wogma rating: Beg or borrow, but do watch (?)
My Girl is a film about friendship – not just with your childhood best friend or with your most prized possession but with the many forgotten, yet significant people who you met when you were younger and contributed to your personality and most of all with a younger, more innocent "You" – who is the foundation of what you are today.Read more
Most women I know have admitted to hating or being scared at the thought of having children. It’s surprising actually; they’re all killing the cliché about women loving babies. Even so, you’ll usually see people fawning over infants, children below the age of 7 or 8. Let’s face it, when was the last time you heard someone say, “OMG, I met the most adorable 11 year old!”?
In Howard Zeif’s My Girl, however, you end up feeling a surging love for the two lead 11-year olds, Vada (Anna Clumsky) and Thomas J (Macaulay Culkin, yes the Home Alone kid). My Girl is a story about two kids and their innocent, starry-eyed lives as they move through life’s offerings.
Vada is a hypochondriac attention seeker – typical pre-teen, who feels like the world’s coming to an end because her father, who owns a funeral parlour, has found new-found love in his make-up artist (Jamie Lee Curtis). She confides her crazy theories, intellectual rants and thoughts in Thomas J, her only friend.
The setting is very "The Wonder Years" like; both kids face the regular troubles of a pre-teenage; You can sense a deep, deep friendship between the two – one they might not even be aware of. He claims Vada is his girl (via a more mature voiceover that gages the film) – and that’s how you can see exactly why the movie is called so.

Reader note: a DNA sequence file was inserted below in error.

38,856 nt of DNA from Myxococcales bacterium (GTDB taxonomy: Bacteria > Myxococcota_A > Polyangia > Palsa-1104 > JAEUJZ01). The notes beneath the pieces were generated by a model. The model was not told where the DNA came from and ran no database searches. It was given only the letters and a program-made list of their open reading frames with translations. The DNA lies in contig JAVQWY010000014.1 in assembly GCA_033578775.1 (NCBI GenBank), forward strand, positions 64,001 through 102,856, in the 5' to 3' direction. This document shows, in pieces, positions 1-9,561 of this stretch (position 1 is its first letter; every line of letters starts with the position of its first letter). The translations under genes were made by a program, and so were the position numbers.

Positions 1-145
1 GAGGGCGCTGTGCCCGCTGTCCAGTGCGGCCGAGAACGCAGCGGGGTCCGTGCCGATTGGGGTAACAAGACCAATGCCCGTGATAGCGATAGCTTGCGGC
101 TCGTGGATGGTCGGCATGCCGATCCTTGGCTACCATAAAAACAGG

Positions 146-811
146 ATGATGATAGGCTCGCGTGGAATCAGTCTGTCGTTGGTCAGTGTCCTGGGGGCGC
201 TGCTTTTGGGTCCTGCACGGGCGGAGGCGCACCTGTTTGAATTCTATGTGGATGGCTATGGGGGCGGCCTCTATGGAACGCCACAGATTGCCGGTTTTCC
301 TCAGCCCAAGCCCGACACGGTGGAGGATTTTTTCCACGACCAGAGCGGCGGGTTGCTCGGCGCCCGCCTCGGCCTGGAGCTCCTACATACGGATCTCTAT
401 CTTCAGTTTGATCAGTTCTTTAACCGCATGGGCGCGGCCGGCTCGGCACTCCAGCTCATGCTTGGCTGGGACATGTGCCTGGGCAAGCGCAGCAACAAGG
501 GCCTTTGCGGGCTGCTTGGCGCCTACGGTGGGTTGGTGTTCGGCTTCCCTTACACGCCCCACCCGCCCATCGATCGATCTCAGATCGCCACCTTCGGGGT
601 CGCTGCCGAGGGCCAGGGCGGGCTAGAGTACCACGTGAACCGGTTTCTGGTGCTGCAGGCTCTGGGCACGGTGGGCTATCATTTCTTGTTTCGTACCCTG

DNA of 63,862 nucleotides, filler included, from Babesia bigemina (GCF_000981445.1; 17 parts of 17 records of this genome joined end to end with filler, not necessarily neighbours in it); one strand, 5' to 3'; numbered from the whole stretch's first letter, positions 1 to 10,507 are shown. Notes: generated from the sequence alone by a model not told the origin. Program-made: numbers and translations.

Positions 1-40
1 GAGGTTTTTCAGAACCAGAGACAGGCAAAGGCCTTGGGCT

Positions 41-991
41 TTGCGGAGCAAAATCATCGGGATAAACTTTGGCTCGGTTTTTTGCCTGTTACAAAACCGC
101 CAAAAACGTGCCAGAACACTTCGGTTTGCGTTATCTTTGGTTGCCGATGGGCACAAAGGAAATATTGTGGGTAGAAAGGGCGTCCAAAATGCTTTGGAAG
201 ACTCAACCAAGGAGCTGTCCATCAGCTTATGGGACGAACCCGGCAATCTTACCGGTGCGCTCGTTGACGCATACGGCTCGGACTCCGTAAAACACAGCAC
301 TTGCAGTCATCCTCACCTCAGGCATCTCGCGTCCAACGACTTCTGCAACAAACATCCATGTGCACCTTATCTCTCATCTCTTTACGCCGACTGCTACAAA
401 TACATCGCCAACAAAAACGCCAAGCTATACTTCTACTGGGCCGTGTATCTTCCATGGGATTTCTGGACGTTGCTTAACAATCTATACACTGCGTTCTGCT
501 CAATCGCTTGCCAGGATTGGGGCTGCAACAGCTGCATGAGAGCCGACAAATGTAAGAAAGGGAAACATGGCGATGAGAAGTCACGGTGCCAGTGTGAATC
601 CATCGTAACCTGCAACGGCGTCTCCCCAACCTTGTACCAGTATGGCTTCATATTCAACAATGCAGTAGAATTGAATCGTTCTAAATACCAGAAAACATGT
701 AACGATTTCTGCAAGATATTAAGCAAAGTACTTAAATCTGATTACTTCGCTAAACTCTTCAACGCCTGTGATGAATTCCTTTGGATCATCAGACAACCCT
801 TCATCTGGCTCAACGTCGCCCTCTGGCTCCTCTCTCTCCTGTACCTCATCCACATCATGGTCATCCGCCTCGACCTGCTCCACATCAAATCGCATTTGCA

Vada’s father (Dan Ackroyd) is a typical sitcom father –one who instills enough into Vada but is ignorant of her needs and questions. It’s her relationship with her father, and her fears that leads to her personality – one of questions, admirations, astonishments and an endearing naiveté. Jamie Lee Curtis as Shelly is smart and appealing – it’s through her that we realize Vada’s issues with her father and relationships in general.
The beauty of My Girl is the ability to see the two characters in a pure coming-of-age story. You often want to just make them sit in front of you with cookies and milk, and you want to talk to them. Tell them how lucky they are to be that young, and innocent, free from opinions and pressures. When the film gets over, you’ve lived an entire circle with the characters, and you’ll be left wishing there was more.
Vada’s relationship with the other characters in the film is remarkably told. She and her father share a very on-off, negligible relationship, and it’s a refreshing change to see a father-daughter relationship that isn’t either abusive or saccharine sweet. Vada’s teacher Mr Bixler (Griffin Dunne) is sensitive and very profound in his ability to invoke the wondrous thoughts in Vada.
The background score includes many classic-cult hits from the time (the movie’s set in 1972). It’s like a full-blown emotional nostalgic trip, the film. The DVD of My Girl has no extra features but here’s why you should buy it. As a child there are many questions that are left unanswered – some your parents want you to figure on your own, some you overhear and some you just never understand.
My Girl doesn’t set out to answer them – it just allows you to enjoy the unanswered, free-spirited and naïve childhood everyone should have.
This review is by guest reviewer Swetha Ramakrishnan. Swetha Ramakrishnan is currently living and working in Mumbai. She's a self-confessed film enthusiast and can most likely be found talking to anyone and everyone about popular cinema and her love for SRK. Swetha Ramakrishnan also blogs at http://swetharamakrishnan.blogspot.com/.
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